If Benares is fusion and Amaya is finest, then Tamarind is seriously good, upmarket, familiar Indian fare. Located in a basement in Mayfair, the décor is a casual, lighter take on Amaya’s, it seems, but still completely unique. The food here will be familiar to those who are looking for some semblance of what they would find at their local curry house, but it will, quite simply, be better; far better and difficult to put down. There is naan and kababs and plenty of rice, but there are also more than enough dishes that are uniquely tamarind, albeit twists on staple Indian dishes, and this mix of familiar and experimental is, in my view, what makes this place so special. Not as expensive as Benares or Amaya and larger portions, too! Meg Via
The Grill at the Dorchester
I had stayed at the Dorchester for quite a long time before I ever actually bothered to eat in the Grill. I walked past it every morning and every evening, en route to have breakfast or later to have a drink, but it somehow never appealed to me. Then one day a friend of mine who is himself very familiar with the hotel, pointed to it as we walked past and said “what do you think about the Grill?” To which I replied “I think it needs de-decorating.”
He reminded me that, at that time, it had only just been redecorated. The interior is best described as an ode to tartan, and all things red, green, navy and, well, tartan. Later that week the same friend forced me to dine there with him, determined was he to convert me to a believer. And did it ever work, The Grill is so replete with tartan and all things British to remind us that we are, after all, in London, and that the restaurant itself is a flag carrier for British fare. The food is amazing, sublime, heaven beyond heaven. Three things from there are on my last meal ever list, and the wine list is what I would request as my only possession on a desert island. Now when I’m there, I skip eating Breakfast in the Promenade and head directly for the warm welcome of the Grill. Meg Via
The Hackney Pearl
11 Prince Edward Road, London E9 5LX
The unlikely neighbourhood of Hackney Wick is where this cosy little pub/café is located. There’s a homely feel thanks to bookshelves lining one side of the room and solitary customers often pop in for a read and a cup of coffee. Food is freshly prepared and seasonal, the creamy cauliflower and fennel soup and the slow cooked shoulder of lamb being perfect winter grub. As well as a good selection of wines which can be taken out there is a good variety of herbal teas such as sage and jasmine. Cake-lovers will be delighted with their home made upside down pear and ginger cake drizzled in caramel.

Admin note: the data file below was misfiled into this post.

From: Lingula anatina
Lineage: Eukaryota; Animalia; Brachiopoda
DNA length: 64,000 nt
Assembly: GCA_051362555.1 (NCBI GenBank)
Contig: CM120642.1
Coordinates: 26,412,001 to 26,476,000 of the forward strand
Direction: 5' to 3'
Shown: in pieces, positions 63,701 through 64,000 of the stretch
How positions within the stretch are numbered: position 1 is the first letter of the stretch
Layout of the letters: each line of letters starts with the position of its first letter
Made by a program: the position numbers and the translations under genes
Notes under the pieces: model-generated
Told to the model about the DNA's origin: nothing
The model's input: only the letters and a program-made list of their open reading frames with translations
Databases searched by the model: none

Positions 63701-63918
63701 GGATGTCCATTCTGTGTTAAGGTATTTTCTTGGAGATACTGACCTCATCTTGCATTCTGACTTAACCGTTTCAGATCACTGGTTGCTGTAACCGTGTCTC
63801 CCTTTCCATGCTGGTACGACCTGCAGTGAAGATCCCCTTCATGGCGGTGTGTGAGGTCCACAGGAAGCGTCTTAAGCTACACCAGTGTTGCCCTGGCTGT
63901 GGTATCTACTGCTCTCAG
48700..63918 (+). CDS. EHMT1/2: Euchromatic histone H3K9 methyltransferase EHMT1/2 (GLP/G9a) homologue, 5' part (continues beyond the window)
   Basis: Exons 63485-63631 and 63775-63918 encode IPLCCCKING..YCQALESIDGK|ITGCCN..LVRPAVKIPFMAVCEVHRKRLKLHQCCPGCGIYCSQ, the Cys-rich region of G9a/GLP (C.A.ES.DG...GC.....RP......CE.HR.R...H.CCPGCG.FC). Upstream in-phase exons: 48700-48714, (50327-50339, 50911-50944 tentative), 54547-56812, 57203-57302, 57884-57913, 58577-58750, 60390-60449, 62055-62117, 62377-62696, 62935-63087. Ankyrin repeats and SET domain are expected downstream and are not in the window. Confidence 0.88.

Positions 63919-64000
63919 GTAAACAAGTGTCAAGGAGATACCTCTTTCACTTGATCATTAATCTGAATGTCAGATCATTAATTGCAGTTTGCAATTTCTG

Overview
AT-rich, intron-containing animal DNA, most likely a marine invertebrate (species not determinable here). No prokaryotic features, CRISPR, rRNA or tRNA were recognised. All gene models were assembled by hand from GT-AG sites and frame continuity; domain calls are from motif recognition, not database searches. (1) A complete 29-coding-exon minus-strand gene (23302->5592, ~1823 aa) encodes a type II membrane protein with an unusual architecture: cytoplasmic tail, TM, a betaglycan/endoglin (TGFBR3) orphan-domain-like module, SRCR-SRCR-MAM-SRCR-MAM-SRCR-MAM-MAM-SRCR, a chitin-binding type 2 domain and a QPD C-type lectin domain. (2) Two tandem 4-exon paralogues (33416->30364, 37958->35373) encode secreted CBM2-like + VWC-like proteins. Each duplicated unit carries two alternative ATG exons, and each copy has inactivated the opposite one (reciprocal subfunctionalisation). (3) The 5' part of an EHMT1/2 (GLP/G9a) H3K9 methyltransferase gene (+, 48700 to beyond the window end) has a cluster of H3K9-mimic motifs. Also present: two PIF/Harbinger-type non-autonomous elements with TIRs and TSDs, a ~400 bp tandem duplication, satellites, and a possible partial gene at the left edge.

66 Trafalgar Square, London WC2N 5DS
There’s an air of peace and calm within the Albannach despite its busy Trafalgar Square location.
From the brunch menu the three egg omelette with smoked salmon is rich and just salty enough thanks to the smoky fish, complemented by a mound of dressed leaves sitting atop.
It’s flavoursome, as are the eggs Benedict served over two muffins with crispy bacon and a very buttery hollandaise sauce. The dessert menu features ice creams, banoffee pie and ‘cranachan’, a traditional Scottish dessert with berries, oats and cream. The Scotch crème brulee is thick and satisfying, surrounded by a pool of strawberry soup. The red wine and whiskey poached pear is juicy and has hints of cinnamon, while the accompanying pot of ginger ice cream is refreshing yet creamy.
Unsurprisingly, there is an impressive array of Scotch whiskeys, alongside many varieties from Japan and Europe and North America. A whiskey flight menu is available, offering the chance to sample different selections from as little as £10, rising to £199 for the ‘luxury flight’, which includes various whiskeys that are over 30 years old. Good food, elegant drinking and a smart environment away from the hustle and bustle, and you won’t even have to break the bank. Leila Hawkins